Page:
On the other hand, the new FIRPTA rules increase the withholding tax paid by foreign sellers of certain properties effective Feb. 17, 2016 from 10 percent to 15 percent on properties valued one million dollars plus.
How new withholding works
The law considers three levels of property purchases: A personal residence of $300,000 or less; a personal residence worth more than $300,000 but less than $1 million; and properties valued at $1 million or more:
- $300,000: Foreign sellers currently pay no FIRPTA tax, and this doesn’t change under the new rule, providing the property will be used as a residence
- $300,000-$1 million: The current 10 percent FIRPTA tax does not change under the new rule, providing the property will be used as a residence
- $1 million-plus: The FIRPTA tax goes up from the current 10 percent to 15 percent after Feb. 16. In this $1 million-plus category, it doesn’t matter whether the property will be used as a residence or not
Popular misconceptions about real estate make many people hesitant to get into the home-buying or -selling process.
When it comes to buying and selling homes, conventional wisdom has its flaws. If you’re considering buying or selling a home, don’t let the following conventional wisdom stop you.
You need 20 percent or more down to buy a home
This is the biggest misconception for millennials, who are often burdened with huge student loans but still want to be homeowners.
After the credit and housing crisis, it became very difficult to get a mortgage. Lenders were strict, and financing killed deal after deal.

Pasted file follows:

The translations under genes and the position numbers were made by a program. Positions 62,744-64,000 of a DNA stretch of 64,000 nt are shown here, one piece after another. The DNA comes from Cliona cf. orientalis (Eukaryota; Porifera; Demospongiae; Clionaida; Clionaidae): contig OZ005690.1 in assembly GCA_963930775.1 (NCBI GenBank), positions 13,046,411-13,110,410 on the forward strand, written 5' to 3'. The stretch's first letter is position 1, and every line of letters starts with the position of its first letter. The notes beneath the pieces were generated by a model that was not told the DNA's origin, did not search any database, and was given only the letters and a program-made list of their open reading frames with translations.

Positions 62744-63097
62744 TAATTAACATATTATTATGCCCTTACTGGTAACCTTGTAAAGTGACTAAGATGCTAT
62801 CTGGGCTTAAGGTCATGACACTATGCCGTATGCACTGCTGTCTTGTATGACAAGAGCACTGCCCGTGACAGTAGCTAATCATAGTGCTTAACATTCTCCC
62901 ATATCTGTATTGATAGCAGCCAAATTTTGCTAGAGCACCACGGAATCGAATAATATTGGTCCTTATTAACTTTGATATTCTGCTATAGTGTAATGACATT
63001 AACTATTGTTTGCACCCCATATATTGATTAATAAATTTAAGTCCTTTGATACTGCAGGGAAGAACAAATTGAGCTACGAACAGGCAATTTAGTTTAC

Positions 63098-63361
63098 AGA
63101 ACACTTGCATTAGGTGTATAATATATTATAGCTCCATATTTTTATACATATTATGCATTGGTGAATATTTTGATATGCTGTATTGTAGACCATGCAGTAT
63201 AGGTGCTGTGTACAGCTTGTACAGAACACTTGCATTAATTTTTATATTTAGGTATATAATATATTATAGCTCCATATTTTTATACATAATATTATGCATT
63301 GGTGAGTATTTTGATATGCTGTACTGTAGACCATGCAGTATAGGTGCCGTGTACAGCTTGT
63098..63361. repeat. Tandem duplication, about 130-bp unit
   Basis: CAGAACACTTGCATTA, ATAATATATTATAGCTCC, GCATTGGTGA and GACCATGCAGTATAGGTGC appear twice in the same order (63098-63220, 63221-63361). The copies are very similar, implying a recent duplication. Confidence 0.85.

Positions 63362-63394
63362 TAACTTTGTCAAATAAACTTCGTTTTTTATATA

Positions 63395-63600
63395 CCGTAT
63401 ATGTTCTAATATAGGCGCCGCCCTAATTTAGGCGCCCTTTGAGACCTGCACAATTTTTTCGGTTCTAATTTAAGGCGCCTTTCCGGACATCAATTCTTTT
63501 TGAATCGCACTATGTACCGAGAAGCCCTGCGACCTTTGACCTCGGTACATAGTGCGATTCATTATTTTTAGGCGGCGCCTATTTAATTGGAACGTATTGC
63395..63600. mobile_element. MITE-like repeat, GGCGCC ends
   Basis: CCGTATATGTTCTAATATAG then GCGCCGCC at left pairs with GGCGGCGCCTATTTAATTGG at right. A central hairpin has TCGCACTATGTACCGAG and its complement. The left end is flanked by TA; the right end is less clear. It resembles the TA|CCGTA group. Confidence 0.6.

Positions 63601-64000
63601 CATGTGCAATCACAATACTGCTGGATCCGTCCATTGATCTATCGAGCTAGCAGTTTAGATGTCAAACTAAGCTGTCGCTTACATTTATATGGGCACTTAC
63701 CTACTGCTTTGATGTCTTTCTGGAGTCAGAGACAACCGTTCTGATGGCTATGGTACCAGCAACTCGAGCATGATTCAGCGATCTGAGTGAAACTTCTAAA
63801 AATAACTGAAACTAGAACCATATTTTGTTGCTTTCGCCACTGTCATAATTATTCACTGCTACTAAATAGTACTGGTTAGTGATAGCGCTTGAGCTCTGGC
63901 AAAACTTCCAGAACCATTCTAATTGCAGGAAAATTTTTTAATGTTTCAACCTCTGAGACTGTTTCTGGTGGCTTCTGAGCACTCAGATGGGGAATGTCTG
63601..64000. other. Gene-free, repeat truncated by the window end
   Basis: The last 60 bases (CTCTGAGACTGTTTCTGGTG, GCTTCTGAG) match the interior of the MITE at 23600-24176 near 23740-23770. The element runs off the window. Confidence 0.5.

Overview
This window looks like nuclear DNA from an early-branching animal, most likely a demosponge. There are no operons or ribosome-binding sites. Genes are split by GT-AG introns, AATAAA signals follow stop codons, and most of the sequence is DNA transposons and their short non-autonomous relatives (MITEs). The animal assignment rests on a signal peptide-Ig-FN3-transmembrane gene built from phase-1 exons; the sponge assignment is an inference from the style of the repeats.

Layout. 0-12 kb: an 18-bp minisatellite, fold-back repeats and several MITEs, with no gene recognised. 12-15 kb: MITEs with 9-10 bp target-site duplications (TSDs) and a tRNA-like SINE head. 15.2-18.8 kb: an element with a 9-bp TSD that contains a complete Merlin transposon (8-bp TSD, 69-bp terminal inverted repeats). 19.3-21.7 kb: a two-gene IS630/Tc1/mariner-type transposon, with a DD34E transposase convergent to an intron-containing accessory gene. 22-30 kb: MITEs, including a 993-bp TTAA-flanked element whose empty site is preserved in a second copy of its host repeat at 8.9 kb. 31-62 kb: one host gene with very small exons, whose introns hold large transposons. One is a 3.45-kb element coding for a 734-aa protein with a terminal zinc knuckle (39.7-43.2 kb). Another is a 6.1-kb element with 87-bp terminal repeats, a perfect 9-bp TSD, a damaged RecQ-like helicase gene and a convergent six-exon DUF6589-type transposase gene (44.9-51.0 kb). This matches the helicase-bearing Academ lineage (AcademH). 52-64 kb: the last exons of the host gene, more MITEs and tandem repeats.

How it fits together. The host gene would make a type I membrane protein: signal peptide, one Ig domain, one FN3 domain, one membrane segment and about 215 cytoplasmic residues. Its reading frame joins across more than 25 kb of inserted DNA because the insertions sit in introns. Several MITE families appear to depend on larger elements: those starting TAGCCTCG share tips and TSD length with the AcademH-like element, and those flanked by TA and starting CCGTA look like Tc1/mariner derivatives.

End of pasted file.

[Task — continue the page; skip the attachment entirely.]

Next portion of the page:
Today, however, it is possible to get a low with as little as three percent down.
But while lending standards have loosened you still must have great credit, verifiable income and assets to back you up. But not necessarily need a 20-percent or more down payment.
Home value is whatever the appraiser says it is
The market value of a home is determined by what willing and able buyers and sellers agree on in an open market and arm’s length transaction.
Other than that, a homeowner or would-be seller can only rely on a recent appraisal for a bank refinance.
It’s helpful to understand that a home’s appraised value typically comes in below the market value. Factors such as views, finishes, fixtures or neighborhood specifications can affect your home’s appraisal.
Spring is the best time to sell a home
Traditionally, many buyers come to the market in the spring to secure a new home before the start of the following school year in September. This decades-long trend has made people think spring is the best time to list a home for sale.
But not all buyers today are families with kids. Buyers are single , people who are downsizing, baby boomers and people who don’t need — nor care — about the school calendar.
The best time to sell your home is when inventory is low, and that’s the dead of winter. Later in the year is better because buyers are still home shopping through the holiday season.
Real estate agent have been replaced by online portals
Today it’s more important than ever to have a great real estate agent on your team. And there’s no cost to you, so why not get an experienced pro on your side?
It’s no longer about agents having access to the proprietary data — it’s all out there. But since buying a home is such an infrequent transaction in your life, you need someone through the process who knows the market, understands the process and can act as an adviser to help you interpret the data.
And buying a home is not just a financial transaction. It involves emotions and sentiments, and you’ll want a professional to help diffuse the feelings, navigate the ups and downs, and steer you in the right direction.
Adaption from zillow.com